STATE of North Carolina v. Anthony John BENARDELLO, Defendant.
At the 17 March 2003 session of criminal superior court, a jury convicted defendant Anthony John Benardello of one count of Conspiracy to Commit First-Degree Murder, two counts of Conspiracy to Commit Shooting into Occupied Property, and two counts of Solicitation to Commit Shooting into Occupied Property. The jury acquitted defendant of a second charge of Conspiracy to Commit Murder. The court imposed a consolidated sentence of twelve to fifteen months for the two solicitation charges, a consolidated sentence of nineteen to twenty-three months for the two conspiracy to shoot into occupied property charges, and a concurrent sentence of 151 to 191 months for conspiracy to commit first degree murder. Defendant appeals. We reverse his conspiracy convictions and affirm his solicitation convictions.
The evidence tended to show that defendant had loaned fifty dollars to Wesley Russell (“Russell”) in early 2002. At the time, Russell lived with his mother, Peggy Russell. Russell was subsequently unable to repay the loan, and defendant declared he would begin charging fifty dollars per day in interest, eventually demanding a total repayment of $1600. Defendant then demanded that Russell sell Oxycontin pills to repay the debt. Russell took the pills to the home of his aunt, Louann Linker (“Linker”), who forbade Russell to sell the drugs. Linker then called defendant and told him to come and pick up the pills. Defendant later made threatening statements to both Linker and Russell's mother.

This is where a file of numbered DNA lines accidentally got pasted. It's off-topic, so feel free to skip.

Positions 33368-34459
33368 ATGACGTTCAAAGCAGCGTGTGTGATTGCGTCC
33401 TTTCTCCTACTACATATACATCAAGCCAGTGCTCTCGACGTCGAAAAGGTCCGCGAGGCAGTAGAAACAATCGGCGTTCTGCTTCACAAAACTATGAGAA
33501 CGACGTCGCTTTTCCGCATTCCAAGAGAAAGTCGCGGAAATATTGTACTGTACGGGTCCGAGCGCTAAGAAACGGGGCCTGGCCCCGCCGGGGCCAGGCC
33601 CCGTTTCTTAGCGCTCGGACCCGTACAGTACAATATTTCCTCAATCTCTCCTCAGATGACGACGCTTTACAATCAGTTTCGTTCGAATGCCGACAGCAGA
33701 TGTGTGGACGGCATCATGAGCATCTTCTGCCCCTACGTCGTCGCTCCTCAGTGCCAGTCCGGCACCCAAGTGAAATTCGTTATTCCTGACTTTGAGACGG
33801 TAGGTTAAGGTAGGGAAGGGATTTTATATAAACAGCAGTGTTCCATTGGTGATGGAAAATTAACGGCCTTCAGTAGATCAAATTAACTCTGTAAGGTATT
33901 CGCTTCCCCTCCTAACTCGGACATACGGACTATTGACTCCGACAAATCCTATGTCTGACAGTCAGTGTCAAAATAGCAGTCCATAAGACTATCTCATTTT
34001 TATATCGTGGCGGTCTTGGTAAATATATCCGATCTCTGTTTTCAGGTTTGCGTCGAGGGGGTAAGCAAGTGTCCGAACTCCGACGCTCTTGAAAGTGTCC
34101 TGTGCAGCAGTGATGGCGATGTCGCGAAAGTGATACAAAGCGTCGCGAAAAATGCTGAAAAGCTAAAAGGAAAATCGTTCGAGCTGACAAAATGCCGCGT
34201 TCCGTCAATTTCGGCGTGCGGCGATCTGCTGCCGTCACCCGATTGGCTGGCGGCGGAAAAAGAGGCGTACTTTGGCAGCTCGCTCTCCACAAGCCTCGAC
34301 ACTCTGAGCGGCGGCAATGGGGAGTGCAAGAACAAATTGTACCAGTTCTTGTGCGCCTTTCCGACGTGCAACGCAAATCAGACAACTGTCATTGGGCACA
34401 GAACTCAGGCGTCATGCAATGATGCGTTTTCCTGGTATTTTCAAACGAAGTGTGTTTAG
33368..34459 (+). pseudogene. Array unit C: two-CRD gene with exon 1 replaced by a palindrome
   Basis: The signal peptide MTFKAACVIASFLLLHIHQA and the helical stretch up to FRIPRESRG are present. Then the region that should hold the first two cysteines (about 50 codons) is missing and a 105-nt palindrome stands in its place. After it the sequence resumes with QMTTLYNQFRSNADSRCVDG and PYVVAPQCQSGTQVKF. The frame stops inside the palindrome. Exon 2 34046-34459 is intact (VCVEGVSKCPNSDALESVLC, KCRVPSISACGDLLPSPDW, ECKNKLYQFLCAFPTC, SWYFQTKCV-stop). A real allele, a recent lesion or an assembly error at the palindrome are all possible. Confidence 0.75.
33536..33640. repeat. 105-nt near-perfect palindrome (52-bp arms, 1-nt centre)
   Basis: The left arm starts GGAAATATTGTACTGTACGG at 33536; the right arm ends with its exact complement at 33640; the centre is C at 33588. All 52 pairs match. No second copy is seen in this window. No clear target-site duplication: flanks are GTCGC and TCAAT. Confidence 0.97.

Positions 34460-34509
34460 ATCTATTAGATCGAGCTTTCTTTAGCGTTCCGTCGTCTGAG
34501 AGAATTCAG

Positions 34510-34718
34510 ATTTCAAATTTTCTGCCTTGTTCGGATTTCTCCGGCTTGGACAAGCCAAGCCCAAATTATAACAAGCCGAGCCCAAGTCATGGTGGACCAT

Defendant next told Shawn Llewellyn, an associate, that he wanted to have someone “shoot up” the Russell and Linker houses and to “whack” Russell. Llewellyn notified the Cabarrus County Sheriff's Department and helped Detective Derek Waller set up a meeting with defendant during which Detective Waller would pose as a hit man. Detective Waller wore a hidden wire that recorded audio and video of the entire meeting, which occurred in a restaurant. Defendant told the detective and Llewellyn about his money problems and anger at Linker and the Russells, and about his various criminal endeavors and experiences. Then defendant received a brief cell phone call. Defendant's side of the conversation was recorded and follows, in its entirety:
Yes sir. Uhh, I am working on your money problem right now. I have somebody who is going to take care of it and there is no need to plan anything. Okay, sir. When I get the money I'll pass it up. No problem sir. No sir. I'll check with you tomorrow, alright sir? Alright. [hangs up]
The boss. We all answer to somebody.
The State contends that this evidence revealed three separate agreements with the unknown third party who called defendant's cell phone to murder Russell and to shoot into the Linker and Russell homes. Defendant argues that this single, brief one-sided phone conversation is insufficient to support even a single conspiracy conviction, and that the evidence instead reveals only solicitation. We agree.
This Court has previously addressed the difference between solicitation and conspiracy: